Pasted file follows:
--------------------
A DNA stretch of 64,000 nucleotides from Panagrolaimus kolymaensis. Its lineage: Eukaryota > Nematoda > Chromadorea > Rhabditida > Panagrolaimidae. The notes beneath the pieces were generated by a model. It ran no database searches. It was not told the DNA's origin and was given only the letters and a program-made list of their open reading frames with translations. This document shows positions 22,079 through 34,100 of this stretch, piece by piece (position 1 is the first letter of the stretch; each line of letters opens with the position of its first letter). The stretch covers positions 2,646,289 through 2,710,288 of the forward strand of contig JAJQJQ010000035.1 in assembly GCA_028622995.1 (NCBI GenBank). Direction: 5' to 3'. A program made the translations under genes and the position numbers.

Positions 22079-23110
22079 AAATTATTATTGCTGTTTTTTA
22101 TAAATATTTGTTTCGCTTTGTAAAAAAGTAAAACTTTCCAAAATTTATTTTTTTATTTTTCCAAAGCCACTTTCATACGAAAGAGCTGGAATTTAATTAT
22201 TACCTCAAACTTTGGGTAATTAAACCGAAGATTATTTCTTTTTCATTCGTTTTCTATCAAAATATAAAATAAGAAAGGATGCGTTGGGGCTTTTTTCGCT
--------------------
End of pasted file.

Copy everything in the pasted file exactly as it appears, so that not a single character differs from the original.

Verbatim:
A DNA stretch of 64,000 nucleotides from Panagrolaimus kolymaensis. Its lineage: Eukaryota > Nematoda > Chromadorea > Rhabditida > Panagrolaimidae. The notes beneath the pieces were generated by a model. It ran no database searches. It was not told the DNA's origin and was given only the letters and a program-made list of their open reading frames with translations. This document shows positions 22,079 through 34,100 of this stretch, piece by piece (position 1 is the first letter of the stretch; each line of letters opens with the position of its first letter). The stretch covers positions 2,646,289 through 2,710,288 of the forward strand of contig JAJQJQ010000035.1 in assembly GCA_028622995.1 (NCBI GenBank). Direction: 5' to 3'. A program made the translations under genes and the position numbers.

Positions 22079-23110
22079 AAATTATTATTGCTGTTTTTTA
22101 TAAATATTTGTTTCGCTTTGTAAAAAAGTAAAACTTTCCAAAATTTATTTTTTTATTTTTCCAAAGCCACTTTCATACGAAAGAGCTGGAATTTAATTAT
22201 TACCTCAAACTTTGGGTAATTAAACCGAAGATTATTTCTTTTTCATTCGTTTTCTATCAAAATATAAAATAAGAAAGGATGCGTTGGGGCTTTTTTCGCT